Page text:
That being said: I don’t mind building tools for a niche market. There’s a lot of quality research going on that relies on careful data curation, databases and bioinformatics niche solutions. A few examples from my own field (regulatory genome informatics in the fly) are the databases FlyReg, RedFly and ORegAnno. Probably inadequately summarised in one sentence, they collect information from the literature about transcription factor binding sites and other gene regulatory elements, and provide them in a standardised format primarily to the bioinformatics community to benchmark their computational methods. This doesn’t sound like a big deal, but these data are extremely useful and roughly 90 citations for FlyReg (since 2004/05), more than 100 for RedFly (three publications since 2006) and about 60 for ORegAnno (since 2007/08) speak for themselves. So whenever you use a tool to work out if a piece of genome is regulating a gene (and you’re working on Drosophila), you’re indirectly benefitting from these databases. There is a multiplier effect, and just because even the most important of those resources has ‘just’ had 100 citations, it doesn’t mean they’re not crucial. But this is where the sustainability issue comes in. While Casey Bergman‘s DNase I footprint database was likely the first database of its kind, its strength lay in the curation, not the presentation. And, I hate to say this, because he probably hears it all too often, he’s had vision: Casey didn’t want to spend his precious research time fiddling with Apache problems like I did myself the other day, but he passed his data on to RedFly and ORegAnno. Having a wider scope than just fruit flies, I’ve never quite followed what happened to ORegAnno, but their last news update happened in 2007, so it may be that they passed away and on their data to Wyeth Wasserman‘s Pazar. The latter is based in Canada, and I think they’ve recognised an important trend with GenomeCanada, which is where I assume some of the money for Pazar comes from: with a proper IT team supporting the work. That brings me back to RedFly. It’s the strongest resource in respect to Drosophila, as it captures and allows filtering of data that are vastly irrelevant to non-fly researchers. It has expert Drosophila data curators (the very PI is one of them), and good IT support. Through a collaboration on biomedical ontologies and their use in semantic web applications and computational biology, David Osumi-Sutherland from FlyBase and Mark Halfon at Buffalo got me involved in a grant application to a large US funding body. It was a good proposal. Probably not stellar, but good. Bottom line from the otherwise alright-ish reviews: Who’s really going to need that? — Hhhmm. Did I mention the multiplier effect?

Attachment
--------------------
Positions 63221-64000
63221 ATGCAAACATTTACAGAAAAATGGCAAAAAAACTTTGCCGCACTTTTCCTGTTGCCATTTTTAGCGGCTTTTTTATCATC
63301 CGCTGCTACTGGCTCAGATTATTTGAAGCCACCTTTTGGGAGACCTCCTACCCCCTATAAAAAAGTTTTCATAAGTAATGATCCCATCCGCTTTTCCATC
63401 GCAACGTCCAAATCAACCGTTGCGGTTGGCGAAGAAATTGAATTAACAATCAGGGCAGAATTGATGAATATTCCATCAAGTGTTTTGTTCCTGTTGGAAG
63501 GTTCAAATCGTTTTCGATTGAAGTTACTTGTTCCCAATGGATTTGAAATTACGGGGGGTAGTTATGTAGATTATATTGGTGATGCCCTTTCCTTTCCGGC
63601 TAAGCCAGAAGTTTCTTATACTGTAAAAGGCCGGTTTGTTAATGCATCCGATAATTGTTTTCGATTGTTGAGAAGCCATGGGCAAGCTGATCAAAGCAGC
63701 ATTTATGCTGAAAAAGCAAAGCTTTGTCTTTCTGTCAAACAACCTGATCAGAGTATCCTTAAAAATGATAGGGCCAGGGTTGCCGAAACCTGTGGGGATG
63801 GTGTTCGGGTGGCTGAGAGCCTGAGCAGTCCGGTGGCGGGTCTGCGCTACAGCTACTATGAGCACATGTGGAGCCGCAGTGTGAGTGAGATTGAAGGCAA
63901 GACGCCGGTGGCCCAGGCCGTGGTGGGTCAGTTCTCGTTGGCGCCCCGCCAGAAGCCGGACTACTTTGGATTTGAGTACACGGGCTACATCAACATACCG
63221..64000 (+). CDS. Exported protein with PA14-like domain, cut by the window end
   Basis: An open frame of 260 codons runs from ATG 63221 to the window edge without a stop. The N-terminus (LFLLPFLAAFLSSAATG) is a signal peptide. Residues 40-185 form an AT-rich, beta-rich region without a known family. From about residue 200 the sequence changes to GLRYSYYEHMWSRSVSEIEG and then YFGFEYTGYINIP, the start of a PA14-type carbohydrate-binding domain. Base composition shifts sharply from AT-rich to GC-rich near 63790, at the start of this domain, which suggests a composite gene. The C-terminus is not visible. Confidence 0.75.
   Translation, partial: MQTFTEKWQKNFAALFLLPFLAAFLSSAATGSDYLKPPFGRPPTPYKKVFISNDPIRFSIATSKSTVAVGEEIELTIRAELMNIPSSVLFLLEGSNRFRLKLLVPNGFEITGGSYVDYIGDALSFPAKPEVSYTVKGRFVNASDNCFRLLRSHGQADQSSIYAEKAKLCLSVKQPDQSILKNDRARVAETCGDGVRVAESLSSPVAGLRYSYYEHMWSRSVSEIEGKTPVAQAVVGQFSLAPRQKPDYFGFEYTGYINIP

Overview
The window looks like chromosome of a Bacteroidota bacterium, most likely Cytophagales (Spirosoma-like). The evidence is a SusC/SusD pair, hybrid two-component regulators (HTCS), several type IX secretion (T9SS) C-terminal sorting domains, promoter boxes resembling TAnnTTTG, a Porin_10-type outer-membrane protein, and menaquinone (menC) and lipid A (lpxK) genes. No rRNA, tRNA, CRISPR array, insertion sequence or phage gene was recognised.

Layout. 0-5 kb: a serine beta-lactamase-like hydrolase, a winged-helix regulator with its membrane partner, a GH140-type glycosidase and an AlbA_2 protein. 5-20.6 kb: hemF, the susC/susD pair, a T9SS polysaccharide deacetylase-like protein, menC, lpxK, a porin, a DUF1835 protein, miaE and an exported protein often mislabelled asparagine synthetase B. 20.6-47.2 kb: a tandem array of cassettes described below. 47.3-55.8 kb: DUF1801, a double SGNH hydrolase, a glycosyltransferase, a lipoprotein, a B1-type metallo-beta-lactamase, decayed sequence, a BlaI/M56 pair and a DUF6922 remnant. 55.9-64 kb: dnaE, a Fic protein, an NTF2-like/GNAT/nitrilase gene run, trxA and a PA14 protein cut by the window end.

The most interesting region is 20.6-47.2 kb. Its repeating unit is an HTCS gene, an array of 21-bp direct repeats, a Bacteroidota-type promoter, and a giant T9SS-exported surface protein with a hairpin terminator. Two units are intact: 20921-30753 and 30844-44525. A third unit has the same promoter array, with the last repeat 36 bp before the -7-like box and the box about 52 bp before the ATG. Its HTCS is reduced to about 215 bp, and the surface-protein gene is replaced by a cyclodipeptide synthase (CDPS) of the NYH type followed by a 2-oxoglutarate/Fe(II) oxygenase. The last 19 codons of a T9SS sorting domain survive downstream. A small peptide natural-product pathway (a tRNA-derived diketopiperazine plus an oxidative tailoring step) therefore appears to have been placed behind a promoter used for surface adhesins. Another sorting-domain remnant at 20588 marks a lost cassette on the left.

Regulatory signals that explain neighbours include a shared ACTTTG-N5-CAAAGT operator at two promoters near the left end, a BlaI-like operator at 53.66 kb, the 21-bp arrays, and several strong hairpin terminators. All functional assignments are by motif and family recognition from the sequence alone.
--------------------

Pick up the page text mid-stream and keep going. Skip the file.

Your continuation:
So why do I bother writing about this? Because I’m hopeless. And: I want to propose a new funding model for niche databases. Just recently I received a polite rejection letter from the BBSRC for a failed application for one of their TRDF2 grants. I was without doubt one of the strongest applications I had ever written. With my collaborator Gos Micklem it brought together -at no additional cost- state-of-the-art utilisation of an existing soft- and hardware infrastructure (a highly customised instance of their InterMine system) and the curation of all data relevant to the community of Drosophila tracheal system researchers (this is where we asked for a curator and designer of the UI). (I was tempted to paste in the entire proposal here because it really kicks ass, but I may want to send it out for a different call, so bear with me). The application was supported with strong letters from most of the European tracheal system researchers. It’s noteworthy that they’ve just started to utilise truly genome-wide approaches and genomics, so their anxiety about the data load and how to make sense of it is significant. All really good. But, so I heard through the grapevine, the BBSRC is not likely to support a resource for a community that (a) is only 20 or so groups strong and (b) with the exception of 2-3 groups is based outside the UK. So, alright, we’re a niche. Point taken. And I’m not going to start again with the multiplier effect, because I can do the maths, and the effect is even stronger if we start off with a larger community. So what to do? I believe our resource (which we had dubbed ‘TrachealDB’) would still be a great addition to our research weaponry and I’m going to show a few possible use cases at one of our next meetings for tracheal system researchers. So, maybe, if all of my peers could chip in £5k, there may still be a way for ‘TrachealDB’ to kick off. I don’t really believe in it, I’m not the sort of guru people would easily follow. But maybe we have to accept that not all good things in life are free, and that may include small niche databases if we find them useful. I wouldn’t be surprised nor offended to find a ‘Donate by PayPal’ button next time I go to RedFly.